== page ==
Tuskegee Airmen pave the way for future fighters

(Tuskegee Airmen)
November 11, 2010 8:02:04 PM PST
Four surviving members of the Tuskegee Airmen were featured as grand marshals of the Veterans Day parade in Marin City. The group became America's first African American fighter pilots during world war II.

Leslie Alan Williams, Leroy Gillead and retired Lt. Col. Harold K. Hoskins Sr. live in the Bay Area and are part of an elite group known as the legendary "Tuskegee Airmen."

"When you talk about Tuskegee Airmen, you're talking about the blacks who served in World War II, in the fighter group and the bomber group," Gillead said.

President Franklin D. Roosevelt's administration made the decision in 1940, that black Americans would be included in military aviation, even though the armed forces were not integrated. Nearly 1,000 pilots trained at a segregated airfield near Tuskegee, Alabama. The program ran for nearly 10 years.

"I enjoyed the pleasure of being in the very first group of bomber pilots created from the Tuskegee Airmen," Williams said.

"I wanted to contribute to the fighting forces of the United States," Williams said.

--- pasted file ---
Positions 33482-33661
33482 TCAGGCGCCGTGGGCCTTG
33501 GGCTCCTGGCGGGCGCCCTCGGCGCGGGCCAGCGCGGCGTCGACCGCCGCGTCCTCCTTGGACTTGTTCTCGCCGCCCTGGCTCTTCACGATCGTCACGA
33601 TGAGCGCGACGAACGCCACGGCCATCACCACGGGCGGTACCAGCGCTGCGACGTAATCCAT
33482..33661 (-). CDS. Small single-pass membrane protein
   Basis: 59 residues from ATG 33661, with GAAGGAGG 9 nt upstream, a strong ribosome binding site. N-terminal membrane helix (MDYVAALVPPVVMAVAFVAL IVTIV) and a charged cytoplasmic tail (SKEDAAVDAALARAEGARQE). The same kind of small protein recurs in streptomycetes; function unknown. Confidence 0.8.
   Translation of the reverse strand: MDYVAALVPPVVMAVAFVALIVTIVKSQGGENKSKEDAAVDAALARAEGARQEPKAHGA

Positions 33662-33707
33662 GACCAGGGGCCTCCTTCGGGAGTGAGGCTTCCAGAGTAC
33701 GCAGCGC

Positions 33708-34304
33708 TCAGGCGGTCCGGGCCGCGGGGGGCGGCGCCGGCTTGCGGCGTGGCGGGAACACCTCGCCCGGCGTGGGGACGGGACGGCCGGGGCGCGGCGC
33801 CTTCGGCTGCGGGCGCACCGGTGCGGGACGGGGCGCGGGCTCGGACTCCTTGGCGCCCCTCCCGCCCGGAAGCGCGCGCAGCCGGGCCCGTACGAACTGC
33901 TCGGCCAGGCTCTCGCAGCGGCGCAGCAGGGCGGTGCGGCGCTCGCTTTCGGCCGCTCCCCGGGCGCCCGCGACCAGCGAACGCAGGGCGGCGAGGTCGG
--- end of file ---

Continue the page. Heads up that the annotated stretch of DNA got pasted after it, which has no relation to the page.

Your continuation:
They not only faced war overseas, but they faced a war at home with racist attacks and indignities from fellow white Americans.

Williams and Gillead are 91 and Hoskins is the youngster at 83. They served as Tuskegee airmen at different times and places in the 40s. But, their memories of those days are still sharp.

"My efforts as far as winning this war was to try to win this prejudice war that was continuing," Williams said.

President Harry Truman issued an executive order in 1948 to integrate the armed forces. Hoskins was part of that group.

"When we arrived, there were 200 white student officers, and 300 white student cadets. So when we got there, they called us in and said, 'you are the experimental class, the armed forces are not integrated. So what we are going to do is, the Tuskegee Airmen proved that they were smart enough to fly airplanes, they had the courage to fight in combat, it's going to be up to you fellows to show that you can perform in an integrated situation with white students,'" he said.

The original Tuskegee Airmen were not allowed to serve with their white counterparts, so they painted the tails of their planes red to identify themselves. The red tails flew 15,000 sorties, 1,500 missions and more than 200 combat missions.

"The fighter group was recognized because they had the best record escorting allied planes during the war," Gillead said.

Congress presented the Tuskegee Airmen, living and deceased, with the Congressional Gold Medal in 2007. It recognized that the Tuskegee Airmen are heroes and legends to be honored and remembered. They made history by serving their country and this country is better for their service.


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